Others use an Ad Agency who'll go into a huge huff if it's suggested they could dramatically "improve" the Ads (so often they are trying to be "creative" in order to swan about at the Awards gigs hoping they might win one).

          And the Marketing Manager, CEO etc. feel that an Ad Campaigns success is greatly governed by any Awards they pick up.

          In fairness some Agencies will appreciate your "advanced" skills and compensation can be very worthwhile.

          If your dream is to work for an Agency, you could just prospect directly to them.


          One the upside (if you prefer being a freelancer).

          Prospects can be deliriously delighted with "let's make and keep your Ads incredibly more responsive and revelling in revenues."

          And welcome you aboard the rescue ship.

          You'll usually get a first class cabin.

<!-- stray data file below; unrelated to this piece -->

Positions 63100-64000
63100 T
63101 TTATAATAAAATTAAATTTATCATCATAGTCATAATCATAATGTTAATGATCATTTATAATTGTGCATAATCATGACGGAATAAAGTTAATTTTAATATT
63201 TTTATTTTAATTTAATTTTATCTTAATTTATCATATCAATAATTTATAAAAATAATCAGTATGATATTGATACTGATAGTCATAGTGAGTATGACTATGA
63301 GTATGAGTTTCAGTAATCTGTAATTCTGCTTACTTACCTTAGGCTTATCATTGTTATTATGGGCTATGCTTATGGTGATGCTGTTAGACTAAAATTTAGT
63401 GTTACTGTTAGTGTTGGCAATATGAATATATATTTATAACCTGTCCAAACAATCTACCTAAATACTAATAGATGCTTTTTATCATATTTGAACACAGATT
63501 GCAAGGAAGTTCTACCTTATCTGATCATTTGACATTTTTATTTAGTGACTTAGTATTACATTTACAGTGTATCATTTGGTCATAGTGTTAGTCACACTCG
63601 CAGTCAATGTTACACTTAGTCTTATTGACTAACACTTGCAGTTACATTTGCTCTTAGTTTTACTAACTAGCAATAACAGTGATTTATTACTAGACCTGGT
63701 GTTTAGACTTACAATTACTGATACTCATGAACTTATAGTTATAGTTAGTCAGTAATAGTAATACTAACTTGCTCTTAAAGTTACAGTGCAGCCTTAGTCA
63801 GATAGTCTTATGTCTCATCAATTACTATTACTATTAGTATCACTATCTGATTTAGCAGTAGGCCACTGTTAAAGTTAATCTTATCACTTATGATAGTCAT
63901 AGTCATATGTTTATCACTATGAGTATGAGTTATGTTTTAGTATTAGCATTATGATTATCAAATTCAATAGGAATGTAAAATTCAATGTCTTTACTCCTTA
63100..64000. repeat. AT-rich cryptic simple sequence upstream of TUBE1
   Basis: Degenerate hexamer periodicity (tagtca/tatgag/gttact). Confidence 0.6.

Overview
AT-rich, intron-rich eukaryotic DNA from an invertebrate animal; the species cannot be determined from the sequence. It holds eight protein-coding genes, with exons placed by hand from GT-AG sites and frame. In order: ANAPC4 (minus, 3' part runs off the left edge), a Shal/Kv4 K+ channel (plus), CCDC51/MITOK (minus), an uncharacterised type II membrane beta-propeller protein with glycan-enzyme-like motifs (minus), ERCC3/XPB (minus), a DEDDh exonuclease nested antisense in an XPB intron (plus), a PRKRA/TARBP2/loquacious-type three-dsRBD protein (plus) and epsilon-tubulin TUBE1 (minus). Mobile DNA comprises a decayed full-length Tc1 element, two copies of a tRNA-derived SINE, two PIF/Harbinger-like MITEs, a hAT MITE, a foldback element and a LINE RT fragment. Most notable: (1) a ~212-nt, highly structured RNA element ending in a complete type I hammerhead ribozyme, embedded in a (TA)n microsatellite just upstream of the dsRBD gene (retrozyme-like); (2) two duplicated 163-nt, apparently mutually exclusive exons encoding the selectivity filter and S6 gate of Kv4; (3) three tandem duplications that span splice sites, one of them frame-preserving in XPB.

Steve
          {{ DiscussionBoard.errors[11792806].message }}
          • Originally Posted by DABK View Post

            You forgot those who take your copy, give it to their nephew to improve, run the improved ad, which does not perform, then blame you.


            I met a couple of those.


            They were not my clients: I heard the story early on and met the nephews.

            DABK,

            Yes, I should have mentioned it.

            The clients wife, husband, partner, relations, the 9th cousin twice removed may well have a bash at decimating an enhanced revenue creating Ad.

            Would be no surprise if the clients dog chewed up the copy it didn't like.

            I need to take a deep breath and realize they were "trying" to assist. And diplomatically point out the difficulties.

            Worse than the relatives (and dog) are "Copywriting Committees" - when everybody in the client's organisation suddenly believes they can write extraordinary copy.

            Again, it takes extraordinary patience, tact and tolerance to put things right.


            Steve
            {{ DiscussionBoard.errors[11792818].message }}